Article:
The MPAA Forces Craft Brewer To Abandon Its 'Rated R' Beer Brand
from the this-beer-is-not-yet-rated dept
The MPAA. Usually that’s all I’d have to say and then we could all have good combo laugh/cry over exactly how cartoonishly dickish an organization could be. But now it’s entered the realm of alcohol, where trademark silliness is all too prevalent. But if any of those previous stories looked petty, the pure petty stones on these MPAA folks will astound you. Yes, it has come to this: a craft brewery has been forced to change the name of its celebrated “Rated R” beer brand. This, people, is as stupid as it gets.
A few weeks ago the MPAA sent a cease and desist letter to Minneapolis beer brewery 612 Brew, who’re known for their tasty beers including the popular “Rated R” brand. The movie industry group pointed out that the company was using the “Rated R” trademark without permission and urged the beer maker to drop the name to avoid confusion.
Of course! Who could possibly deny how the confusion over whether I was drinking an R-rated movie or a beer might creep into my brain? Who also could possibly deny that the MPAA’s “Rated R” trademark is something other than purely descriptive? I mean, it’s not like the mark is, you know, describing the exact state of rating of the movie or anything, right? And, finally, really how different are the movie and beer-making industries? Aren’t they essentially the same thing? Because if they aren’t, then this really doesn’t make any sense.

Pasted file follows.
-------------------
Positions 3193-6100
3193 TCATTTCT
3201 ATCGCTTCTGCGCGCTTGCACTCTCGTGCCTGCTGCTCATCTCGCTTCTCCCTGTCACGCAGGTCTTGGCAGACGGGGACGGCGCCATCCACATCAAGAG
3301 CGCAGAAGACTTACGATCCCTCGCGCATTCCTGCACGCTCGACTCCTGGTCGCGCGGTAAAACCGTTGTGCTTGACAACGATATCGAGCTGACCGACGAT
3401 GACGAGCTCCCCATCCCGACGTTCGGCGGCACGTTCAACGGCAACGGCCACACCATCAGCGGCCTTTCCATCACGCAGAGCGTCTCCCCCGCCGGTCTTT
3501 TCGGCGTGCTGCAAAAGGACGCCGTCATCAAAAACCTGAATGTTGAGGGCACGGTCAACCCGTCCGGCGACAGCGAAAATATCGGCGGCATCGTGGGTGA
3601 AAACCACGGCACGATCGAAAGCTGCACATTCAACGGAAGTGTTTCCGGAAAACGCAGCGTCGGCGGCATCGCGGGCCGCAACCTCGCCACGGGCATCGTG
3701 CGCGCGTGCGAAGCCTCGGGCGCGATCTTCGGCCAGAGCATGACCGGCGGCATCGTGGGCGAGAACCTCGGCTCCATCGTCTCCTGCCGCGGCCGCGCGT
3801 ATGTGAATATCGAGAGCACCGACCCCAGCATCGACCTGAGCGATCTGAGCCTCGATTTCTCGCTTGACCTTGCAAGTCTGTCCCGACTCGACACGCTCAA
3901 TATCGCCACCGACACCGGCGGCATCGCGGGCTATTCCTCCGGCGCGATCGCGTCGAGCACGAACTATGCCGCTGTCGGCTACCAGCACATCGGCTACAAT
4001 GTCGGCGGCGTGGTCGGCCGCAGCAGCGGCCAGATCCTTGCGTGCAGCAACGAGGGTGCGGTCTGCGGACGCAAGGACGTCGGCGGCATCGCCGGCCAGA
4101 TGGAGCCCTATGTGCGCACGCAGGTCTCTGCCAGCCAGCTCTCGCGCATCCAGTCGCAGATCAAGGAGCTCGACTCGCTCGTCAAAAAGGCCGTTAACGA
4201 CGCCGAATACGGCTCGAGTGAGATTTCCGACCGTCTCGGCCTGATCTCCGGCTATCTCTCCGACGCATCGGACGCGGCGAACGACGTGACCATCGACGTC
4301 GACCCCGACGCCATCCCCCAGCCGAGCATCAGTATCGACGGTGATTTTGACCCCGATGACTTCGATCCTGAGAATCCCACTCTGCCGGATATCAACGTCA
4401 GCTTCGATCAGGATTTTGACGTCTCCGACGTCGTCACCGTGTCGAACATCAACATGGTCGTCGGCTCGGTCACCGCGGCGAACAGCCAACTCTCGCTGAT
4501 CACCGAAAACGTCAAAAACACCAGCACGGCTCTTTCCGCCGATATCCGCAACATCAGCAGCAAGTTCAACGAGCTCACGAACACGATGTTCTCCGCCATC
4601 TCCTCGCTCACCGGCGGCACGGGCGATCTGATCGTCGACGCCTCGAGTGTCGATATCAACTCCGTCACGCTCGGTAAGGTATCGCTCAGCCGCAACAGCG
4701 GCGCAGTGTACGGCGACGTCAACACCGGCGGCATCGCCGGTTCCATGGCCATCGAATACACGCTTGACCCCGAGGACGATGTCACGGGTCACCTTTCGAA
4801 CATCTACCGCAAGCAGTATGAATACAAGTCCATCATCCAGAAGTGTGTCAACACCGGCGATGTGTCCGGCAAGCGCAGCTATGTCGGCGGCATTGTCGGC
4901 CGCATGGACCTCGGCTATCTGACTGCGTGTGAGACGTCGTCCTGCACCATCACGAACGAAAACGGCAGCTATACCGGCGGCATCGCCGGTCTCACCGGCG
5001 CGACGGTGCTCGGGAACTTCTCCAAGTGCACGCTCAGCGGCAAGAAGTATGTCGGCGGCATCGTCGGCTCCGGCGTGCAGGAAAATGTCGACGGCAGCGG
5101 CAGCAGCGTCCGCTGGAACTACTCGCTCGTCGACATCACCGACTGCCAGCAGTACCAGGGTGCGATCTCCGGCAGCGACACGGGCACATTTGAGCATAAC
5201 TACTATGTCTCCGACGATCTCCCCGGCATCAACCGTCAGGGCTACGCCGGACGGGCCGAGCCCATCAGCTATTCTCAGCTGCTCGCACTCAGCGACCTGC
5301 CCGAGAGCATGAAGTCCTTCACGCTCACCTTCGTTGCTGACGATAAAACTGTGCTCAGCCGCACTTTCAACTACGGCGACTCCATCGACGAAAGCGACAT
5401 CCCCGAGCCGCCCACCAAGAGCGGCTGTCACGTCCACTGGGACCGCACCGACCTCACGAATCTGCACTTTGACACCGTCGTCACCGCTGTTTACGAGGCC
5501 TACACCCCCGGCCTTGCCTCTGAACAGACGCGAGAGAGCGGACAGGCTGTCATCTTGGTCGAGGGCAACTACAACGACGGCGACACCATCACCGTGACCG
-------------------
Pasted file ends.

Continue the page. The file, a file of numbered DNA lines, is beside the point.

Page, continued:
The brewery first responded to the demands by arguing that the Rated R name can be used as they clearly operate in a different industry. The MPAA wasn’t convinced though.
Imagine the look on the faces of the sweet folks making this wonderful alcohol when they were informed that the lawyers at the MPAA weren’t convinced that the MPAA and a brewery were in different industries. I imagine it took the grace of god himself to keep embolisms from popping inside of their brains as they tried to process a claim so stupid.
And, yet, because the brewery is small and the MPAA is big, the name of the beer will be changed. This is how stupidity plus money can equal the good guy getting screwed out of his brand. The beer will continue on, of course, though under a different name: “unrated.”
The brewery now has to hope that the “unrated” name won’t cause any headaches in the future. A quick search reveals that there’s an “unrated” trademark application in progress by a “yoga pants” outfit, so fingers crossed.
Fingers crossed. Jesus…